4. Must be distinguished from ‘mere puffs’, a request for further information, or an ‘invitation to treat’. Offers must be distinguished from non-promissory statements made during the course of negotiations. Objectively, these statements are exaggerated and a reasonable person would not expect them to be true. For example, no reasonable person would believe that a toothpaste can really make teeth ‘whiter than white’.


An acceptance is an absolute and unqualified assent to all the terms that comprise an offer, (Stone, 2002). A valid acceptance:

1. Must be communicated by the offeree which Muchimba Company Limited did though attached a condition.

2. Must be made in response to an offer like in R v Clarke and correspond with the offer. In Evans Deakin Industries v Queensland Electricity Generating Board , the court held that, if the offeree’s acceptance seeks to vary the offer, it is usually construed as a counter offer that the original offeror may consider;

3. Must be made while the offer is still in force, and the company did what was necessary within the required time as in responding to the offer in general.

4. May be express, that is, oral or in writing; or implied from conduct. In Brogden v Metropolitan Railway Co , the defendant (Brogden) had been supplying coal to the plaintiff (Metropolitan) without a formal contract. Subsequently, the defendant was sent a draft contract which, after making a minor change to it, he signed, marked ‘approved’ and returned to the plaintiff’s agent. The plaintiff’s agent received the draft contract and it was locked away in a cabinet without being executed by the plaintiff. The parties thereafter proceeded to act as if there were a binding contract until a dispute arose between them some time later. The court held that a contract existed because the parties had acted on the basis that a contract existed. In other words, the acceptance of the offer by the defendant could be inferred from his conduct. Therefore, it appears to me that Muchimba Company Limited though setting a condition had implied to have agreed the terms in the offer communicated to them by Buchiclan as they did not object to the contents per se.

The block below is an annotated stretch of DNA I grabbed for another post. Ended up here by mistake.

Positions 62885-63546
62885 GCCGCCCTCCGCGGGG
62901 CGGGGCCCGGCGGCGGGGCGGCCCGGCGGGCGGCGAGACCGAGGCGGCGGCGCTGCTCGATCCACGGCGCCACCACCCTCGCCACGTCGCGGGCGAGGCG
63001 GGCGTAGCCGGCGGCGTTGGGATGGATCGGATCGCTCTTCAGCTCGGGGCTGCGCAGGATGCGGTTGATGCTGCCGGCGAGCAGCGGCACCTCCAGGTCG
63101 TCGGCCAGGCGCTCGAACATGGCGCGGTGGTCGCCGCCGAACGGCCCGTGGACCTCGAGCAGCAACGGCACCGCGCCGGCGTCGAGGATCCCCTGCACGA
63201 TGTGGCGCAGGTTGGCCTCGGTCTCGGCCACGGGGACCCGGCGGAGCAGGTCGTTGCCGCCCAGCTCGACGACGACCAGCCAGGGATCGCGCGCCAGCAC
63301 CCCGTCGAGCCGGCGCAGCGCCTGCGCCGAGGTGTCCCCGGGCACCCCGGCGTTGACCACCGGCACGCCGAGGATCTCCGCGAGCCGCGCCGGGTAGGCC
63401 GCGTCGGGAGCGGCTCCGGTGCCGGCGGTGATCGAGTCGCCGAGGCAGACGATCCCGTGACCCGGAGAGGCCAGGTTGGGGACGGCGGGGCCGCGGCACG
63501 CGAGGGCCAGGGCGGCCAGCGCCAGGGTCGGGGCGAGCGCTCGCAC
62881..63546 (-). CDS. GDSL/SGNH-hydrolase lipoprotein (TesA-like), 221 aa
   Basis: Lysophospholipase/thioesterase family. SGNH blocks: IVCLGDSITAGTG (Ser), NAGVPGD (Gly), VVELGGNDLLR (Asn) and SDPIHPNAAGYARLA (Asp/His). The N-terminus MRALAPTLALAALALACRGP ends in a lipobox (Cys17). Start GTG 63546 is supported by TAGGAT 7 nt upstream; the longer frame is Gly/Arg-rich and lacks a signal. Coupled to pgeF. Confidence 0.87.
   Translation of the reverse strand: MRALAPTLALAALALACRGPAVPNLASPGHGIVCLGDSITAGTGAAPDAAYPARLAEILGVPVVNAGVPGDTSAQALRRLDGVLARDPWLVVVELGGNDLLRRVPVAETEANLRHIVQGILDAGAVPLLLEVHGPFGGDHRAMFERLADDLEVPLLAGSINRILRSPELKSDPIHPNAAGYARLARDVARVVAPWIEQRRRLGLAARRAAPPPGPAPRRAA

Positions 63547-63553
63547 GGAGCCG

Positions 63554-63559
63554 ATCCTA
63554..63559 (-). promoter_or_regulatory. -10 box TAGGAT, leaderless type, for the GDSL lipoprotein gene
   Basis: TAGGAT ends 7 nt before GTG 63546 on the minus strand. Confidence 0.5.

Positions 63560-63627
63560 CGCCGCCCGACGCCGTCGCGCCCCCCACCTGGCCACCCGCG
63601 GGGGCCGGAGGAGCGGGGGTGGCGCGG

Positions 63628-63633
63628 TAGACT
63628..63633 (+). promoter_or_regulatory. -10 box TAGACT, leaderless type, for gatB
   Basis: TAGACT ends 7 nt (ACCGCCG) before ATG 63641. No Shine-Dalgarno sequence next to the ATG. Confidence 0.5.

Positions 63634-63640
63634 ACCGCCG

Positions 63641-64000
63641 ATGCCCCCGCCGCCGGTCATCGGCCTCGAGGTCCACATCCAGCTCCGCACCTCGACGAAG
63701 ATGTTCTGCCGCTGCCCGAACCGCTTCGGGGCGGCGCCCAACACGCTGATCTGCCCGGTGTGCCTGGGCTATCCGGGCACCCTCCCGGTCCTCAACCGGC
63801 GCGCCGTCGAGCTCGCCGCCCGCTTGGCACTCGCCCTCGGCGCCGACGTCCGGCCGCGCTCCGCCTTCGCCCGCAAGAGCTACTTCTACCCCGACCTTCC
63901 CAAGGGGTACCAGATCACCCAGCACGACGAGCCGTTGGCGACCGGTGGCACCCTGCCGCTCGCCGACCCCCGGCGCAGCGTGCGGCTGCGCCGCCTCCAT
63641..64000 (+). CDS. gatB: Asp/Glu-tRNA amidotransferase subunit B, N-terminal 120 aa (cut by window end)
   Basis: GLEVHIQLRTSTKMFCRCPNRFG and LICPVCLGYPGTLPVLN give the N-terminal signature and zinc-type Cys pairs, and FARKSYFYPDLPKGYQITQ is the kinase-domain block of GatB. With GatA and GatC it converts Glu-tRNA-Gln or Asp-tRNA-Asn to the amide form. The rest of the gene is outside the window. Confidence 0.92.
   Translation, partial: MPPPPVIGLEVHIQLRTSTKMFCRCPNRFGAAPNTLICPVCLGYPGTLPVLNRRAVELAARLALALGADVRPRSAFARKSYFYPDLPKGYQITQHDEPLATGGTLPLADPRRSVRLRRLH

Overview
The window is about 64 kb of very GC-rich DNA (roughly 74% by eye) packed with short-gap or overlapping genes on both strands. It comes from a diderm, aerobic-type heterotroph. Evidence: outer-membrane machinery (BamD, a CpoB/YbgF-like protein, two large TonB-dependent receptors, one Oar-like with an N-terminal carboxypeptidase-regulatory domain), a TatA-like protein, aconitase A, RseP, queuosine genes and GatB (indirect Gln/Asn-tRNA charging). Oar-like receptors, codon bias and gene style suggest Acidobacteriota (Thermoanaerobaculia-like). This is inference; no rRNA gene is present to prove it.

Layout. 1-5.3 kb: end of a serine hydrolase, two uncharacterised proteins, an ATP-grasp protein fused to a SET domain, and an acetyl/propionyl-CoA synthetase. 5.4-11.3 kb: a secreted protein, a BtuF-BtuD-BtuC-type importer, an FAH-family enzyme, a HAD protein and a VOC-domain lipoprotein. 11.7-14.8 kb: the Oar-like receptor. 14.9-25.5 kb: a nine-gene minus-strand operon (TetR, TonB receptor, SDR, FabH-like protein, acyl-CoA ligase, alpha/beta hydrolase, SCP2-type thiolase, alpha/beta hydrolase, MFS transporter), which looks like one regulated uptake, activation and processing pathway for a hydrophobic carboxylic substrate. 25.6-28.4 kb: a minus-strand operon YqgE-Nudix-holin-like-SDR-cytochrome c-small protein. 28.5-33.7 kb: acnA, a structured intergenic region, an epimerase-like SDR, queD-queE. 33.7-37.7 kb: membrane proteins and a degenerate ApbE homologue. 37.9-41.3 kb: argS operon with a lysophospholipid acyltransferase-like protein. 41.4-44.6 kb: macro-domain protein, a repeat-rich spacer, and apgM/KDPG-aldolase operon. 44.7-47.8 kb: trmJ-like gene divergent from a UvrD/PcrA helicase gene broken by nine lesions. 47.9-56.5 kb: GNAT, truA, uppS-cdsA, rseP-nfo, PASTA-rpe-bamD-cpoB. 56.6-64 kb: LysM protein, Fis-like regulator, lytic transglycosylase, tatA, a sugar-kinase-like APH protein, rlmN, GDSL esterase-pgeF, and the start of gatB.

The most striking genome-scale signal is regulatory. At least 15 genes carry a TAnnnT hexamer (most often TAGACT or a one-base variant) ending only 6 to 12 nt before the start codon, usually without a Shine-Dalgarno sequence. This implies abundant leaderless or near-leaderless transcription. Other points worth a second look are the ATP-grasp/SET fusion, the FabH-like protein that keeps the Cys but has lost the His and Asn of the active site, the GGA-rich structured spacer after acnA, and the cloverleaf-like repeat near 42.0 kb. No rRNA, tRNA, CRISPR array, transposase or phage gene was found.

The case in Galauni Farms Limited v National Milling Company Limited had an important element of a counter offer. The plaintiff Galauni Farms had offered to sale wheat to the defendant of about 2000 tones according to the initial documentation which was signed by the respondent. However, because of some amendments made on the document which were acknowledged by both parties and signed for, it was still necessary to have a cleaned up document which needed fresh signatures. The plaintiff in preparing a cleaned up version of the contract inserted a different tonnage of wheat to be supplied to 2,500 instead of the initial agreed 2000. This being the case, the Counsel for the 1st defendant argued to say that changing of the tonnage from the initial constituted a counter offer to which the client did not consent or accept. In Charlesworth’s Mercantile Law, states that, ‘if the acceptance varies the terms of the offer it is a counter offer and not acceptance of the original offer.’ Therefore, alteration of what is on the offer will entail that the initial offeror will have to accept the included terms as acceptance or rejection.